By adopting a unified view of the supply chain, organizations can see what parts are in stock, which suppliers they re-order from and if those suppliers have available inventory. This gives engineers visibility into the specifications of components, the mean times between failures
for components, discontinuation plans and recent negative reports. It also promotes accurate shipping expectations and on-time delivery, while connecting all departments and partners in the supply chain into one efficient manufacturing shop.

Finding the right part information when and where needed

An information-driven supply chain makes it easier for workers to search and locate specific parts for production. Workers can create alerts to be notified when relevant information surfaces. Empowered and informed workers can then concentrate on manufacturing products on schedule.

A unified view of the supply chain helps engineers know who has previously worked with each part and learn from their experiences. If a component is found faulty during production, engineers could spend days trying to find who completed the original design. A unified view of the supply chain helps pinpoint the most knowledgeable workers and provides immediate access to information about the component and its design specifications. By empowering engineers, organizations are better able to meet customer demands.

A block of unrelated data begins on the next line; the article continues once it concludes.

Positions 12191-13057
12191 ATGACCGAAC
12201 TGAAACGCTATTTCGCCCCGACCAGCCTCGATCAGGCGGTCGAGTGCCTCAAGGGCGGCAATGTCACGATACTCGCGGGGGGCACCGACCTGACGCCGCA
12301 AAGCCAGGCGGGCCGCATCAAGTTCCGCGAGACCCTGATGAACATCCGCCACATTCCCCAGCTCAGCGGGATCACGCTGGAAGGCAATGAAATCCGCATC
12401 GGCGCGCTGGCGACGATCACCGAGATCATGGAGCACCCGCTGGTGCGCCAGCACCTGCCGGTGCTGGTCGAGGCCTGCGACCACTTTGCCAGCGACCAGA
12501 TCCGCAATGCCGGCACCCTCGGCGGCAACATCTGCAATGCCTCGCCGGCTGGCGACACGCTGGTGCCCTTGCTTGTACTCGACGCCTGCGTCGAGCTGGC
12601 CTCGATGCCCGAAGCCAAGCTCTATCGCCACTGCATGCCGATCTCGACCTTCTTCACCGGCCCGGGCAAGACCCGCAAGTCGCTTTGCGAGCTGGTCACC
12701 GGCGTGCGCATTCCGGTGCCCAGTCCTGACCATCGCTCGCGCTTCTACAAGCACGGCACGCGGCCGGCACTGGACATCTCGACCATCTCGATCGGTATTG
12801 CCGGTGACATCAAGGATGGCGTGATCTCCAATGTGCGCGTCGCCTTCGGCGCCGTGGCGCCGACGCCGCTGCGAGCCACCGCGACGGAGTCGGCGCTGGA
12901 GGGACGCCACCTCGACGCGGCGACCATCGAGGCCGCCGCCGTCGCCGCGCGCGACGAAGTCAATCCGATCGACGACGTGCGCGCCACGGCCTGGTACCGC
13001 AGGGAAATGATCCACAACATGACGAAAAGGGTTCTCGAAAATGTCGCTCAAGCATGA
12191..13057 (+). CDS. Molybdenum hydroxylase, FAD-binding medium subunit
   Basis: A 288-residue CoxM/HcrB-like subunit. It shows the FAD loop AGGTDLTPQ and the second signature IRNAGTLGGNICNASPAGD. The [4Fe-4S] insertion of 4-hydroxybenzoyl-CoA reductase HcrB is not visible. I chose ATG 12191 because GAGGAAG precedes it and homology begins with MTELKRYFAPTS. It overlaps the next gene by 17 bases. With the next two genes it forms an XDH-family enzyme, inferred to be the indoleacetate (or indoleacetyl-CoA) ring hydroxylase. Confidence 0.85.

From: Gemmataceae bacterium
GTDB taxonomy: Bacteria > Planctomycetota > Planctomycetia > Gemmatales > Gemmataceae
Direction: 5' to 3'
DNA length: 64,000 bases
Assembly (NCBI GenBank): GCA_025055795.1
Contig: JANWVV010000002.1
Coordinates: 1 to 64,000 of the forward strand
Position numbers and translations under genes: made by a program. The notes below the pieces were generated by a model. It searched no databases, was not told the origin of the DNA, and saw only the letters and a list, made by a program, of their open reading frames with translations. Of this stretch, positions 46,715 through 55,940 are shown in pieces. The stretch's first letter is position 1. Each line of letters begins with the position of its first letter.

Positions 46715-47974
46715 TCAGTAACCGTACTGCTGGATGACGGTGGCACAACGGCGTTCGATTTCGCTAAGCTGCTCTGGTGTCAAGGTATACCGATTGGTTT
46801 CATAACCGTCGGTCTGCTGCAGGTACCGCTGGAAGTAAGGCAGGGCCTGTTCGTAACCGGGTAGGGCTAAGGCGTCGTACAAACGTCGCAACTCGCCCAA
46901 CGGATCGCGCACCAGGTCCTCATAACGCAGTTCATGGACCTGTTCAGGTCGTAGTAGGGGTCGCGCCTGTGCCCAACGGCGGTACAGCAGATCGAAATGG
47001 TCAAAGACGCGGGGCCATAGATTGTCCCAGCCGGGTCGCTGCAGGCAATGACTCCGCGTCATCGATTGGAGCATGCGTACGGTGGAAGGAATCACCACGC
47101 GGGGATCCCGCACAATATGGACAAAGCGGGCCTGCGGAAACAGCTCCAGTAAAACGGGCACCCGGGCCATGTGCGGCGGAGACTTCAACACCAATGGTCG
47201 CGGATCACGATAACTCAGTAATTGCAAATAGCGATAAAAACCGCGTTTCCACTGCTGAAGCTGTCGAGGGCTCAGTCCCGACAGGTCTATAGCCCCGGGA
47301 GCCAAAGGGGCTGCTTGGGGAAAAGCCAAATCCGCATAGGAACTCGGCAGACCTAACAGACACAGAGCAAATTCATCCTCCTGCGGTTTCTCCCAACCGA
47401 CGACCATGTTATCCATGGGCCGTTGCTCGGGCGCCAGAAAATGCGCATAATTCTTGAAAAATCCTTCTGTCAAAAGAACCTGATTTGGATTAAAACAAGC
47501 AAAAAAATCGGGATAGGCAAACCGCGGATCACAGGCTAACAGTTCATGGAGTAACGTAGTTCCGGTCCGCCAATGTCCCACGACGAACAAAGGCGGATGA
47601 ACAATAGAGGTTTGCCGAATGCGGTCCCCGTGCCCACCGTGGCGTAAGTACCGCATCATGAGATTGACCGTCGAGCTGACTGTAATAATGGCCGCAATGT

This approach also empowers sales with information about specific parts to understand when to sell a specific version, and to know who to talk to if they need more information. Customers then get a confident, knowledgeable sales associate to help them make the right decision.

Knowing how and where to get parts in a hurry

Organizations must be able to respond immediately to customers who need replacement parts and immediate service. If a part is not available, they must know expected shipment dates, transit times and who can supply it. This is increasingly challenging with globally distributed suppliers and a dispersed customer base.